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Updated: 7:30 a.m. Tuesday, Jan. 8, 2013 | Posted: 11:11 a.m. Monday, Jan. 7, 2013

Investigators search home of DeKalb CEO Ellis



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Investigators search home of DeKalb CEO Ellis photo
AJC file
Burrell Ellis testified before a grand jury investigating the county’s watershed department.

By April Hunt

Atlanta Journal-Constitution

A corruption investigation that first focused on DeKalb County’s Department of Watershed Management took an unexpected turn Monday, when investigators searched the home of county CEO Burrell Ellis seeking information about campaign contributions he received from vendors.

District Attorney Robert James asked authorities to search Ellis’ home and office Monday morning, when he knew the CEO would be unavailable.

The seven warrants seek specific contracts, travel expenses and campaign contributions for Ellis, who was testifying in front of a special grand jury during the searches. James convened the body last January to look at allegations of claims of bid rigging and kickbacks in county contracts.

“I don’t know that I am a target,” Ellis told The Atlanta Journal-Constitution in an exclusive interview Monday afternoon. “I can’t imagine what they’re looking for. We have not done anything remotely wrong.”

James declined to comment Monday. But last year he said he wanted to examine the county’s bidding process to look at those who “may have had their hand in the cookie jar” to determine whether there was a problem and how deep it could be.

The searches were the latest incident raising questions about public corruption in DeKalb, though the first for county government leaders.

In April, former DeKalb School Superintendent Crawford Lewis, his one-time chief operating officer, Patricia Reid, and her former husband, Anthony Pope, head to trial on racketeering charges. All three are charged with stealing from taxpayers.

During Monday’s searches, the DA’s investigators seized boxes of material and computers from Ellis’ office and home and also searched the county’s purchasing, information technology and finances offices, warrants show.

Among specific purchasing documents sought: those affiliated with Kevin Ross, an attorney who managed Ellis’ transition team and campaign when he first ran for office four years ago. Attempts to reach Ross for comment Monday evening were unsuccessful.

As the county CEO for DeKalb, the only municipality in the state operating under such a system, Ellis serves as the top administrator and has the power to cancel county contracts.

In 2010, Ellis terminated three contracts, two involving Ross. One was with the county’s probation company, a competitor to the probation company that Ross works for.

Ellis later rescinded that move after critics said only judges had that power. But Ellis also stressed that his relationship with Ross did not influence his decision.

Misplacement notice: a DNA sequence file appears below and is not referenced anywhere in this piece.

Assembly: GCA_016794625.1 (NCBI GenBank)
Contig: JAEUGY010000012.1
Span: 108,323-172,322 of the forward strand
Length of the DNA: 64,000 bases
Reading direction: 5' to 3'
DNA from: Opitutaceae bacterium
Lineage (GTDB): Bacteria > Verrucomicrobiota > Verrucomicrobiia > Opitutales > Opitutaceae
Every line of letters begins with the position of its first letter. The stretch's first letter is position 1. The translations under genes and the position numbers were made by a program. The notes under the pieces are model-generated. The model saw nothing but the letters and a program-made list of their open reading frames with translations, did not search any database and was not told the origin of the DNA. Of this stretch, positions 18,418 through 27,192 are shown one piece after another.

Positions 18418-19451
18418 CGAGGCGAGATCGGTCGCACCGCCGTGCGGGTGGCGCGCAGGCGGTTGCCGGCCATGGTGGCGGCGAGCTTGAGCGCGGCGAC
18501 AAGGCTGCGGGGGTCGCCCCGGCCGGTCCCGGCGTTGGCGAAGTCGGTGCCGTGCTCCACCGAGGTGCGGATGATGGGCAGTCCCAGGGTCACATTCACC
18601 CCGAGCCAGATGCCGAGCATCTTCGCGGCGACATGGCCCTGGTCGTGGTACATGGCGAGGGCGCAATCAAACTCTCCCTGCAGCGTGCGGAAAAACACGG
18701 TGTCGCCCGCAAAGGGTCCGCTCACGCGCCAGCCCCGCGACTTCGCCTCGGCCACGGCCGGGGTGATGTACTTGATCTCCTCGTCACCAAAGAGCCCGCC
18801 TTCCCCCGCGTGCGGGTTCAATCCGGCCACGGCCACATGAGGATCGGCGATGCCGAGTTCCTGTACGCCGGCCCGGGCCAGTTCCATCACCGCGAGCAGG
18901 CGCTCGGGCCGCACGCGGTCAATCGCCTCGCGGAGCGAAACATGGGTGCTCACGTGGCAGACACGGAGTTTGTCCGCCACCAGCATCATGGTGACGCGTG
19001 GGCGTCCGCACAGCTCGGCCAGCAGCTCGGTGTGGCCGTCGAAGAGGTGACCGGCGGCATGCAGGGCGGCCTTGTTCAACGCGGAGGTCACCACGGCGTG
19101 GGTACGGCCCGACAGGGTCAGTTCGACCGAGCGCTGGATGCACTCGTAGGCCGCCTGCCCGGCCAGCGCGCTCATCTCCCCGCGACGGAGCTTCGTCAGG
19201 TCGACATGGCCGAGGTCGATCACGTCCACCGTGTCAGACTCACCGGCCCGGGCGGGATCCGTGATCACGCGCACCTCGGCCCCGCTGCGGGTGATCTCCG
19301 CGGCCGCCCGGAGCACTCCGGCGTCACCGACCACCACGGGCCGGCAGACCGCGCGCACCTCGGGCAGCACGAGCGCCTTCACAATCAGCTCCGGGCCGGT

Monday, Ellis said he has had contact with some county vendors, as he does with others in the government realm. But he was emphatic that he has never made promises to vendors or any others about what his administration would or would not do.

“I ensure a fair government, and I don’t promise any vendor, anyone, anything in return,” Ellis said. “I have never promised anyone anything for a campaign contribution.”

Ellis was aggressive in raising funds for his re-election campaign last year. He raised $332,830 last year for his re-election bid, according to campaign reports filed with the state.

By comparison, candidates Jerome Edmondson and Gregory Adams raised $165,656 and $3,335, respectively.

The fundraising helped publicize his campaign pledges, that he would work to maintain county services during ongoing tough economic times. Voters supported that mission, re-electing Ellis to office in November with 60 percent of the vote.

When James first convened the special grand jury, its mission was to look at the relationship between vendors and the Watershed Management Department, which sells water and sewer services to the county’s residents.

The grand jury must compile a final report on its findings, which can then be used for regular grand juries to weigh criminal charges.

By law, the sessions are conducted in secret. But several top county leaders besides Ellis had acknowledged that they appeared before the grand jury, including Chief Operating Officer Richard Stogner and Ted Rhinehart, a deputy operating officer who oversees the Public Works and Watershed Management departments. Former CEO Vernon Jones fought his subpoena, demanding assurance that he was not the target of the investigation.

Those who admitted appearing before the grand jury said they had been asked about county contracting procedures.

When authorities arrived Monday at Ellis’ home in Stone Mountain, the only person there was his 83-year-old mother, who came to visit to see him sworn into office.

Ellis called his mother as soon as he learned about the search and said he was more shaken up to hear her in tears and needing to be cared for by neighbors than he was by the events of the day.

“I have nothing to hide,” Ellis said. “They can look through everything they took, and I will gladly provide any more they request. I trust the process will lead to the truth, and when this is over, any perception of impropriety will be removed.”

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